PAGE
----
Teachable VP of Product, Tommi Forsström, had a lot of valuable wisdom to share with product leaders who have the ambition to take their careers to the next level. He reminded product leaders that the skills that powered them to that point in their careers will still be their superpowers. However, a paradigm shift and new language will be required to earn and keep a seat at the exec table.
On why product leaders earning a seat at the executive table is important
Who wouldn’t be all ears for a webinar after hearing this call to action from Tommi Forsström?
“The ulterior motive, the real takeaway that I’m hoping to have, like a little call to action here is that in order for our craft, to keep maturing and to keep being a force of change, and to keep being a fundamental thing, you need to build great products in the world. We need you, again, whatever level you’re at right now. I really need you to take an interest in cultivating those skills you’re going to need once you reach that, that level in which you know, the door to the executive chamber opens to you and I want you to do it because I want you to consider the future generations of product. And I want you to understand that us getting good enough to be leaders and executives paves the way for a lot, a lot of cool product innovation in the future.”
One what it takes for a product leader to be heard by executives
Product leaders need to see beyond their own roles to be heard by the executive team.
“I got a really cool opportunity to start working with our head of Biz Dev, building out a strategy for Shutterstock’s API products. What’s now known as their platform services. And that person and I worked super close together for four months, five months. Building a business plan, basically as if we’re two co-founders.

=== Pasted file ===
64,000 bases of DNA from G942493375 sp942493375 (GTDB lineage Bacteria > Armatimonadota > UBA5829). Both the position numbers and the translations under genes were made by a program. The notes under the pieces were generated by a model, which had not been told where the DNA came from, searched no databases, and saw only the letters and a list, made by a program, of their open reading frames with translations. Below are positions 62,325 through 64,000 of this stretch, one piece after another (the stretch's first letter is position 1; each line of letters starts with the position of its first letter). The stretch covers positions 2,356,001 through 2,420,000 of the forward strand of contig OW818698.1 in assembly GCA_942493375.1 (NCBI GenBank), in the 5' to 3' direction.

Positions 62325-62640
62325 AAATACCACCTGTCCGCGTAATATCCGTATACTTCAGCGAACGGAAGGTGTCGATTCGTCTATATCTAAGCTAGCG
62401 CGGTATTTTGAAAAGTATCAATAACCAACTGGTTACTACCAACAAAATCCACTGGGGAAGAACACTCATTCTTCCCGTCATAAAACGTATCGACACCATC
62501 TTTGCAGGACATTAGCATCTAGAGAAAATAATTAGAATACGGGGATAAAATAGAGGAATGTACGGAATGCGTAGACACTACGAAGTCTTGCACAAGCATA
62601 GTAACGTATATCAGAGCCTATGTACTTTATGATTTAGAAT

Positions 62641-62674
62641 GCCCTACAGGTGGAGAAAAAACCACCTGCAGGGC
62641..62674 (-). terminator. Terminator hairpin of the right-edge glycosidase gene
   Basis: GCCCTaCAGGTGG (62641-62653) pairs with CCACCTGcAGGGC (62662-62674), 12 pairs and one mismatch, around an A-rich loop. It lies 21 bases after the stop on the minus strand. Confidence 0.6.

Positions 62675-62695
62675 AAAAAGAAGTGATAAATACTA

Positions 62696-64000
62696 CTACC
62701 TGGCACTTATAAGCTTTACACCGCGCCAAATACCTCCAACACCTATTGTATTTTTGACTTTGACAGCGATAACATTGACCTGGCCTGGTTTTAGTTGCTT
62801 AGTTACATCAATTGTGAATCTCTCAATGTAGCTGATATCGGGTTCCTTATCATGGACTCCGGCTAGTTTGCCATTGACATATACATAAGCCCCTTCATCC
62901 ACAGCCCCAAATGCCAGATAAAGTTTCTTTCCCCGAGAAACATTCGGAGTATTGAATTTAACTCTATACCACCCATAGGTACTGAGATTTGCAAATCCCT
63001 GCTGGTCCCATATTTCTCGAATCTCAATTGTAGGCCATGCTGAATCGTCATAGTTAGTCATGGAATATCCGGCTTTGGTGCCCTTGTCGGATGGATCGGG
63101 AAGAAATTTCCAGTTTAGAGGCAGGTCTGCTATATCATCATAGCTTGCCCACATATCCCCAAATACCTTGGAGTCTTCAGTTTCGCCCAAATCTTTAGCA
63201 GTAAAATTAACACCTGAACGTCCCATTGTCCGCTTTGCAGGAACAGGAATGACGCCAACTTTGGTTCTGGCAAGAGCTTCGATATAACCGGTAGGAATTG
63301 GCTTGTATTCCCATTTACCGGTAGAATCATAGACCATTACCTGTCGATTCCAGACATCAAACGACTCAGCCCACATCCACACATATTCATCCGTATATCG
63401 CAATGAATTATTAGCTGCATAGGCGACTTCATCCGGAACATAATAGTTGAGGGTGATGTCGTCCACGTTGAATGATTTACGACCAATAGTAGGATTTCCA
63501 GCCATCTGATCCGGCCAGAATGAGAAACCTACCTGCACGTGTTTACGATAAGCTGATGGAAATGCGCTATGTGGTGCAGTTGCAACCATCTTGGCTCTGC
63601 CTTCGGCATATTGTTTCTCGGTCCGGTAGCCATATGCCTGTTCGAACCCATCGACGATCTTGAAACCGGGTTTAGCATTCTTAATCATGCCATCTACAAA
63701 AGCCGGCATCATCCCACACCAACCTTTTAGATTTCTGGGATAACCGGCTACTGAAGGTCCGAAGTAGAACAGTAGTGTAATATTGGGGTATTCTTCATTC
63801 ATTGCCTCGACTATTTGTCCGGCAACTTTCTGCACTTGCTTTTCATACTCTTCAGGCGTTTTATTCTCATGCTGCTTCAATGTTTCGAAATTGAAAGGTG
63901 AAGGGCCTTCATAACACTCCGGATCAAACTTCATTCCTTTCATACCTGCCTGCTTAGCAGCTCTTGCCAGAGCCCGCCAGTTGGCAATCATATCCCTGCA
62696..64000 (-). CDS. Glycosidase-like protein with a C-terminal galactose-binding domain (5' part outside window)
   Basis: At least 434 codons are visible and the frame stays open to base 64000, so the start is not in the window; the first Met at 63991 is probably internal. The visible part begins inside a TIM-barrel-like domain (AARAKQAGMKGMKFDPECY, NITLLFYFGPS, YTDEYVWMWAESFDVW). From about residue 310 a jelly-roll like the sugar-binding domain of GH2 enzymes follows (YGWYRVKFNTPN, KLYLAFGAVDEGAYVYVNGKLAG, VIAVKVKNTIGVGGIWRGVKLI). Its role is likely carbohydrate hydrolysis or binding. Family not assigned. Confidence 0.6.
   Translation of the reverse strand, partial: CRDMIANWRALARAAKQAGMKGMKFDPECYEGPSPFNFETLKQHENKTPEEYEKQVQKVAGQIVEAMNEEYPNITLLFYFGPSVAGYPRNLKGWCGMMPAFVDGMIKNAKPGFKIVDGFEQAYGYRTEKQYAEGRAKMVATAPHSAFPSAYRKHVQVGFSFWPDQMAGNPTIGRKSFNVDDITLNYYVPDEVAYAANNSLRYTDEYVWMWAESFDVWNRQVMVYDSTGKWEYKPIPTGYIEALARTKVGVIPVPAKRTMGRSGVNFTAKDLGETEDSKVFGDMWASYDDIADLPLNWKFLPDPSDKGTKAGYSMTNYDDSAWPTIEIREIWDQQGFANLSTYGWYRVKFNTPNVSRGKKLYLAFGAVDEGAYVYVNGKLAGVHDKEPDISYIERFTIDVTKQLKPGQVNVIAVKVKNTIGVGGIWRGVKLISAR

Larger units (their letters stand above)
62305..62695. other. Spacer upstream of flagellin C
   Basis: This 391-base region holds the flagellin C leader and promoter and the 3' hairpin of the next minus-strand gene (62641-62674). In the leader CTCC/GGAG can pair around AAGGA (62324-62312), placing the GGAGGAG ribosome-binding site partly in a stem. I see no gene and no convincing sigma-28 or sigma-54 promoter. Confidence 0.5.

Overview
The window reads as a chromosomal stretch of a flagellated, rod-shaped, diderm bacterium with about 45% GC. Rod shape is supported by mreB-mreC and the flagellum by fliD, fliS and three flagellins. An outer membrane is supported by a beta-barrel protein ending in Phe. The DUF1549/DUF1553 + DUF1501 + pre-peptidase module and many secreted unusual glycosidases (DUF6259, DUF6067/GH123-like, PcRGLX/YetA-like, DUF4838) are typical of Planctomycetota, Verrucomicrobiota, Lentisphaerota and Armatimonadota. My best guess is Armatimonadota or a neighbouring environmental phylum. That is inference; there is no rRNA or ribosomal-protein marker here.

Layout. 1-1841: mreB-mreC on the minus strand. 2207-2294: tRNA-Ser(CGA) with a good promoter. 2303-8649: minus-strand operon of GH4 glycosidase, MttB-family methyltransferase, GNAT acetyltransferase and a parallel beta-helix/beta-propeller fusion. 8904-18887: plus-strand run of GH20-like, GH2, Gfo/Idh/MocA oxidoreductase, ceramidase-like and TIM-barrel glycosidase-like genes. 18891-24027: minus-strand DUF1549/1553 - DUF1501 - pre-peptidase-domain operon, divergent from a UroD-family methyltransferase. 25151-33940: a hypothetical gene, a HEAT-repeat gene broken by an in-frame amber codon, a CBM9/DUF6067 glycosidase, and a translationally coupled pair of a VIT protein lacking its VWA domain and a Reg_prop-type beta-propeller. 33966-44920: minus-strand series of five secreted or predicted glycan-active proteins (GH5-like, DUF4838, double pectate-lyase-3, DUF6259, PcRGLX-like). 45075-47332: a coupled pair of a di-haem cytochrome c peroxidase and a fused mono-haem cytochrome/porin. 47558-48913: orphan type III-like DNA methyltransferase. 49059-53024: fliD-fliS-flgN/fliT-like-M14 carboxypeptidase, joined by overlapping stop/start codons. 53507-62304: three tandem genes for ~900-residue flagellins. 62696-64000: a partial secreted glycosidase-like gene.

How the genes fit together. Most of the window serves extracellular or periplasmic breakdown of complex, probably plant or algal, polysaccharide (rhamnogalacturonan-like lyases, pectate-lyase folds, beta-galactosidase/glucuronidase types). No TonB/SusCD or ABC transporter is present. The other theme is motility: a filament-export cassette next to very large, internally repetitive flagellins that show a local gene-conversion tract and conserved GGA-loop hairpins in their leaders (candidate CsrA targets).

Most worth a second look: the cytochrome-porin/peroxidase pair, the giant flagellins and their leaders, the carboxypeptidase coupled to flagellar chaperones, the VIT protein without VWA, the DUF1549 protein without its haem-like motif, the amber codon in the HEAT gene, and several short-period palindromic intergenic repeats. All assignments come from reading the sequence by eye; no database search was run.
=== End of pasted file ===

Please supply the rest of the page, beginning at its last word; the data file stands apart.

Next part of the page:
That relationship was one of the most pivotal moments in my career because I was able to start seeing the other piece of the puzzle that I had been lacking in all my talk about like execution process or structure, all that stuff. I’d completely forgotten that there’s a connection that needs to be made with the business side of things. I still didn’t realize that that was the missing piece.
But I finally started getting into the financial models with this person, projecting revenues, production costs, building headcount, ramp-ups, and all that kind of stuff. I saw the difference when we presented to people and we had this angle to our work. I could see them taking an interest. We presented to the executives, the board and they were all like, this is dope. This is great.”
On the transition from the product team to the executive level
Product leaders come from many different backgrounds, but the path from there to the executive table is generally consistent.
“You start being a PM, maybe you become a Senior PM. You get a little bit more ground to cover and so forth. Become Director, you get to start managing people but you’re still managing product managers. You’re still managing the art and the craft of product. VP, still the same thing. You trade off on your product expertise. You’re a badass product person. That’s your thing.
Then you find yourself on the executive team and suddenly all that just doesn’t work. Your team is now people who don’t give two craps about the product stuff. The people you’re somewhat directly accountable to is a board and a bunch of investors. They don’t give two craps about your sprints. None of the velocity, the user research insights, none of that matters at all. The paradigm shift that has to happen is up until now you’ve majored in product. You have to stop majoring in product. You’re now majoring in business, minor in product.”
Why product leaders belong at the executive table
The skills of great product leaders are important and under-represented at the executive table.
“The product person has grinded it out in the trenches, built products, paid their dues. They know how to work with engineers. Know how to work with design. They know how to execute, and they’re, most importantly. connected to the customer and they know all this stuff very well.
For people like us to learn what it takes to be on the leadership team is much, much easier than for somebody who just comes at it from the world of frameworks and the world of business paradigms, learning what it takes to build product. Ultimately, all this stuff that we know and hold dear is super important. The role of a CPO or kind of the product-centric executive team member is really to be a translation layer between two worlds.”
Special thanks to our partners at Amplitude for sponsoring this great webinar.
About the speaker
Growth stage Product leader, specializing in life after product-market fit.